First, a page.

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Triathlon training

As with any fitness discipline, Triathlon training requires effort, perseverance and overload to ensure adaptation and progression. Being a multi discipline endurance event (Swim, Bike, Run), the training required also takes time and a high frequency of training throughout the week to ensure that all disciplines are worked on. Planning your individual training sessions and macro planner to best fit your weekly schedule is paramount to ensure a realistic programme plan that is achievable and you know you can fully commit to.

An effective and efficient triathlon training programme should be split into phases, leading up to peaking your physical condition to perform on ‘race day’ without fatigue from training efforts. My normal training period for an Olympic Distance is 12-14 weeks.

Building the foundations – The first phase to my training begins with aerobic training. Low intensity sessions that increase my body’s ability to swim, cycle or run for longer at a steady state.

Adaptation / Improving speeds – In this stage my training focuses on threshold training where speeds are important to ensure that I train my body to adapt it’s aerobic capacity. This requires me to train at intensities that will really make the lactic acid in my muscles kick in. But the results will be worth it.

Brick Training – This part of the training phase is crucial to ensure that the body becomes accustomed to performing at a higher intensity across at least 2 of the triathlon disciplines and can include transition training (improving how quickly it takes to transfer from swim to bike or bike to run).

Time Trials – Time trials are really beneficial both for individual disciplines and for overall time checks. They are a great way to improve overall fitness & performance, increase confidence & visualisation of ‘race day’ and keep track of time targets.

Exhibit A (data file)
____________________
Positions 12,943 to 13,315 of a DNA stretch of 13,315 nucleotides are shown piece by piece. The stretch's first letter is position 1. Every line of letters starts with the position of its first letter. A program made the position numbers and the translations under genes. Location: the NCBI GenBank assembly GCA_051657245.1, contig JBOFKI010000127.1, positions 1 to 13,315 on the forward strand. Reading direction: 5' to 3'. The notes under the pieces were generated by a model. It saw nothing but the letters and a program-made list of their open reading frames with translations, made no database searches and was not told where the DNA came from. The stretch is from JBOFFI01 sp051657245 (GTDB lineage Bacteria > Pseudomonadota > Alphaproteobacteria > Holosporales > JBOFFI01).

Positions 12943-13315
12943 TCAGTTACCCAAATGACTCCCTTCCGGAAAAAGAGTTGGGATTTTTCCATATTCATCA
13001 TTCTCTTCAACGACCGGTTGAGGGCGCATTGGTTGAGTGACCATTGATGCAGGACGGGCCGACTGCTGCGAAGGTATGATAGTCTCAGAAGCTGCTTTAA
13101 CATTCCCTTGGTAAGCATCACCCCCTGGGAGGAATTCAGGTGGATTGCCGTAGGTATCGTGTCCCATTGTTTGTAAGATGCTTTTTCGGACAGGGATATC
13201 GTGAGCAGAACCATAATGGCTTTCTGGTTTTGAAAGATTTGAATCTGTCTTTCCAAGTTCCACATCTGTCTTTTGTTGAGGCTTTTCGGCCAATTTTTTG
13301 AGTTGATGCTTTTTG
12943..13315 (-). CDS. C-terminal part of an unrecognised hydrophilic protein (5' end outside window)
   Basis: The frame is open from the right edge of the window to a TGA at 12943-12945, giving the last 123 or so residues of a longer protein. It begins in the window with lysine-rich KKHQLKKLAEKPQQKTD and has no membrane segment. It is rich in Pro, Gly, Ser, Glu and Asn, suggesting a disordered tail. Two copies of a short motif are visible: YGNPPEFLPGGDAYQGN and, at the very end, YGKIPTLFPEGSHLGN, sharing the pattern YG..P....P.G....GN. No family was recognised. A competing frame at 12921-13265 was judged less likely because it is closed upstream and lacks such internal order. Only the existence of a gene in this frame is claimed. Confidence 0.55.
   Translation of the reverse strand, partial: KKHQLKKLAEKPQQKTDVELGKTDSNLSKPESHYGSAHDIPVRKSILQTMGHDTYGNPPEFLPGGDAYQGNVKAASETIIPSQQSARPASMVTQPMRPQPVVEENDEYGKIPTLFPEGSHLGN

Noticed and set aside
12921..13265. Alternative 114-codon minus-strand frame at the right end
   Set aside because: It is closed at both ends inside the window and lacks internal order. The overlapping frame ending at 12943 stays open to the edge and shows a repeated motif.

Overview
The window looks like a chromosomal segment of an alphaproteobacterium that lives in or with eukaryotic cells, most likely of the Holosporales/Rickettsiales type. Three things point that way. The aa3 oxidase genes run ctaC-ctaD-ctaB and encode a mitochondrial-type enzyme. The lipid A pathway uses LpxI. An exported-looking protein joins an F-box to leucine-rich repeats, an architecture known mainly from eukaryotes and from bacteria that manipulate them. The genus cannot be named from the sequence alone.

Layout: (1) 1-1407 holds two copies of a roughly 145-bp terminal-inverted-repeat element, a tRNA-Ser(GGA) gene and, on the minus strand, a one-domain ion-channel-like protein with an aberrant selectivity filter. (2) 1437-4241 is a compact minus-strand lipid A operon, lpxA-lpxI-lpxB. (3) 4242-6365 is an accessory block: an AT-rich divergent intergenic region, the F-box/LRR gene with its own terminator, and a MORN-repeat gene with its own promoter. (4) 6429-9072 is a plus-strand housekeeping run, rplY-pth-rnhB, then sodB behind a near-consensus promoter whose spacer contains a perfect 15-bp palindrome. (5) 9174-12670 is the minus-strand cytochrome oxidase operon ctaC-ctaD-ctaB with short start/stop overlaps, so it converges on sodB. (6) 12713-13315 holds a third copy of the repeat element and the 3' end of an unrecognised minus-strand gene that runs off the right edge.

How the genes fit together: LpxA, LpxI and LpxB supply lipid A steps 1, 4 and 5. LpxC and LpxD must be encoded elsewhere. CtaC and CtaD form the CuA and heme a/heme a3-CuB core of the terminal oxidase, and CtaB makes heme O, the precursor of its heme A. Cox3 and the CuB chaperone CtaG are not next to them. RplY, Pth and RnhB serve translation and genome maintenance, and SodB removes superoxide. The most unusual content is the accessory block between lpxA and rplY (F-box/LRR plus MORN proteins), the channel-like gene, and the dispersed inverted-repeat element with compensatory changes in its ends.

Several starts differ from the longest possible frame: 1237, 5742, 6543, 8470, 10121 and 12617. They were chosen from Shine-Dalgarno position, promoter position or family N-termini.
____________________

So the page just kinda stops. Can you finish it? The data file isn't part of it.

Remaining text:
Strength & Conditioning, Nutrition & Rest – Often referred to as the 4th discipline, strength & conditioning training is really important within a triathlon training programme. Increasing strength, working on power and flexibility will not only decrease the chance of injury but increase muscular endurance performance, leading to reduced fatigue through training and the event. It can also support an increase in speed.

Nutrition and rest are vital to fuel the body correctly for the demands of training as well as allow time to recover, adapt and ensure that energy levels are at a ‘peak’ for race day.

Race Day – Preparing for your first ever triathlon can be quite a logistical task. There are a lot of things to remember! Ensuring your bike is tuned and ready to go, tri bars fitted, all swim gear arranged, energy bars and water bottles at the ready. There is normally quite a bit to do on arrival too, from registering to racking your bike and completing any pre race warm up routines. I always ensure I arrive to an event 1.5 hours before race time. There’s nothing worse than rushing and starting a race stressed and tense.